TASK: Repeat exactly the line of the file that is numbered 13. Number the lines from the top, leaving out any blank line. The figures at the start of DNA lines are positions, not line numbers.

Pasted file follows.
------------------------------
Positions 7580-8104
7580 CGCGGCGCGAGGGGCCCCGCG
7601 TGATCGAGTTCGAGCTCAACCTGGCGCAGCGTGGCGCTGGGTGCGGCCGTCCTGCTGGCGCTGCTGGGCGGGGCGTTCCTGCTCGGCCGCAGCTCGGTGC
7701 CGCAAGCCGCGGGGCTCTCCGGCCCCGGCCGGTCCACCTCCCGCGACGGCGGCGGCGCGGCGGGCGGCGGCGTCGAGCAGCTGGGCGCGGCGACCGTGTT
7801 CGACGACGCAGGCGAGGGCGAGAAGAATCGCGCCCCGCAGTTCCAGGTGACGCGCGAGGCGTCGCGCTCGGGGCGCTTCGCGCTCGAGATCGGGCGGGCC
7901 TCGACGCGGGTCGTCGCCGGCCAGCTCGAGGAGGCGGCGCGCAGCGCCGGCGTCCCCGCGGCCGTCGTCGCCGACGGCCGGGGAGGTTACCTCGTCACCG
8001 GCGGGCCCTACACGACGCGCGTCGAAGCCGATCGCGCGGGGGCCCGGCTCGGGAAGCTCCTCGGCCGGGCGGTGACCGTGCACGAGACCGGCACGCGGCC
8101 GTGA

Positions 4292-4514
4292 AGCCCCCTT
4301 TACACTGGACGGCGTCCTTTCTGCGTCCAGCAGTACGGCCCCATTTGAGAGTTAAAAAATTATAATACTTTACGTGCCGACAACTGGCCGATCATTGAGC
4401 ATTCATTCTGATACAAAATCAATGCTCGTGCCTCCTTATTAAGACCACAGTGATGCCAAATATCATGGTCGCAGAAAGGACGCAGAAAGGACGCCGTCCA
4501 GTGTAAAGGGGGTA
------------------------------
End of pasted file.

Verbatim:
4501 GTGTAAAGGGGGTA